For companies, startups, and organizations that want to make the most of their fundraising efforts, crowdfunding consultants can be an invaluable asset. While crowdfunding sites like Kickstarter and Indiegogo are wildly popular, without the right planning, marketing, and execution, it can be easy to get lost in the noise. If you’ve got expertise in this unique niche, your services can make a dramatic difference for the success of a campaign . . . and can generate a decent income for you, too. 
  1. Sell Your Music 
    Maybe you love to make music but aren’t suited for the late nights and hard schedules of touring and gigging with a band. Or you’re just looking for a way to supplement your music income. Whatever the case, there are online platforms that can help you make money without a record deal. 

    Sites like Bandcamp, TuneCore, CDbaby, and ReverbNation allow songwriters to publish and distribute music directly to fans or make it available for purchase for TV, movies, or advertisements. Plus, many of these platforms also manage royalties, so you automatically get paid every time someone purchases your music.
  1. Create Software as a Service (SaaS)
    This is somewhat similar to software or app development, meaning it uses a similar set of tech and coding skills — but SaaS is a way of licensing and delivering software via the cloud and on a subscription basis. So instead of downloading a separate app that operates locally on your phone or laptop, you have “on-demand” access to the software via the Internet. 
  1. College Admissions Consultant
    As the higher education landscape is changing so rapidly, many families feel confused and overwhelmed by the options and by the complex processes involved in finding, applying for, and navigating the entrance process. 

    People want help selecting the right school, applying for scholarships and financial aid, working through test prep, choosing the best courses, and writing application essays — and they’ll pay you to guide them!
  1. Drop Shipping Business
    If you want to run an ecommerce site but don’t want the hassle of maintaining a warehouse or inventory, then drop shipping can be a great option.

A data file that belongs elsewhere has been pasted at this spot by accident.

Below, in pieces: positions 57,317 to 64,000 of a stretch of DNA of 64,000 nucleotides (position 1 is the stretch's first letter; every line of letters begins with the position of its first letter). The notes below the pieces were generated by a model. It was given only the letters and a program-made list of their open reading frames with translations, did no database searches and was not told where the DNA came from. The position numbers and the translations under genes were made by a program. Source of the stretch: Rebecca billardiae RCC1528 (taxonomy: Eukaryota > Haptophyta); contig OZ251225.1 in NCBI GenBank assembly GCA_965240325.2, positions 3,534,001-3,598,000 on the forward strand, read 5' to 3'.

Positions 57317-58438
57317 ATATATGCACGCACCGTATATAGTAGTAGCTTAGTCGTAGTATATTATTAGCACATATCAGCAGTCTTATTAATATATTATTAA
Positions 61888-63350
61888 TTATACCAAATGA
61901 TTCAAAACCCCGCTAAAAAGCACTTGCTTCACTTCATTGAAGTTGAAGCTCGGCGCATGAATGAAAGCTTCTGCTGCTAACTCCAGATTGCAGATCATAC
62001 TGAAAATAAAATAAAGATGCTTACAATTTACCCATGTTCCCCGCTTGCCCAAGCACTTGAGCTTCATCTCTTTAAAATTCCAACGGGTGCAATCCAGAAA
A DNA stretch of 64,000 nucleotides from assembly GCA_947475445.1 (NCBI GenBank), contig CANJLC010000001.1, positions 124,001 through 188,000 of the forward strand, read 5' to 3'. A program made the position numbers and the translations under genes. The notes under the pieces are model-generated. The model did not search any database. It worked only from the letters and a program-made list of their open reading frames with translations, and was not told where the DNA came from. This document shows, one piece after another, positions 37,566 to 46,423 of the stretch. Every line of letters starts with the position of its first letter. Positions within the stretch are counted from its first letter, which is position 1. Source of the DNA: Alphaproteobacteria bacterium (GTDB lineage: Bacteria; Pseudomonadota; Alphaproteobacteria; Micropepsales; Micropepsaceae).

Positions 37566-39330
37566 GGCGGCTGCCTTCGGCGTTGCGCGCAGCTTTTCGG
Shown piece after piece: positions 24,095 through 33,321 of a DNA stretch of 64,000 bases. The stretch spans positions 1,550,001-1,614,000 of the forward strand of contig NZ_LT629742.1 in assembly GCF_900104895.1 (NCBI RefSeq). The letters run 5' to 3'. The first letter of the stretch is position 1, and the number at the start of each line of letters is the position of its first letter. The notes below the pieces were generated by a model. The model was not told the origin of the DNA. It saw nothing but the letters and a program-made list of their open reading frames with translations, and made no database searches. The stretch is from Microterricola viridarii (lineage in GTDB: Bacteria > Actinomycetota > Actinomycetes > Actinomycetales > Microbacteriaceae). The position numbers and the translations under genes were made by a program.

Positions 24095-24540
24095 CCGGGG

Drop shipping lowers overhead costs considerably because you don’t need to pay for inventory until it’s actually sold to a customer. Instead, you locate sellers who already have the item you want to sell in stock (mostly via drop shipping apps), and then you contract with them to deliver the item(s) to your customer. 
  1. Video Producer
    Consider how ubiquitous video content is these days — from reels to influencer content to tutorials to Facebook ads — and you can see why video production is such a growing industry. If you have video filming or editing knowledge, this is a field that leaves a ton of room for fun and creativity. And if you’ve got a portfolio of examples of your work, it shouldn’t be difficult to find great clients who are willing to pay you for your expertise. 
  1. Social Media Manager
    Many businesses feel that they wouldn’t exist without their social media. It’s a critical part of many businesses’ success — but it’s also quite time-consuming and constantly shifting. So this is one of those online business ideas that can meet a real need. 

    As with other service-based businesses, you can choose a payment model that works for you: by the hour, package deals or kits, consulting/training, or a monthly retainer.  
  1. Online Researcher
    If you’re someone who has wondered why people seem to struggle so much to locate good and accurate information online, the Universe might be sending you a signal! If you’ve got a knack for being able to hunt down reliable information on history, data, stats, studies, market research, and more — this job might be right up your alley.  

Identifying Which Online Business Ideas are Right for You

The most amazing thing about setting up an online business, even for beginners, is the huge amount of flexibility and creativity you can use to build a business that really works for you. 

Unlike a brick-and-mortar business, you can offer products or services to people all over the world. 

And based on your lifestyle needs, your preferences, and your natural gifts, you can create hybrid offerings that give you the income, freedom, and satisfaction you’re desiring. 

So, if I can use myself as a quick example . . . not because my way is the only “right” way, but because I’ve built an online business that’s right for me and that maximizes the impact I want to have in the world

I love writing books. Those are both physical and digital products. I host a podcast and write blog posts — digital products. I lead programs and put on live events, which are both service-based offerings that often come with digital and physical products. 

And I’m just one of thousands of virtual entrepreneurs who have found the combination of offerings that feels great to them, allows them to really help people, and provides an income that supports them and their families. 

I encourage you to go over these ideas, do your own digging, and keep an open mind. Which online business idea (or combination of ideas!) feels right for you?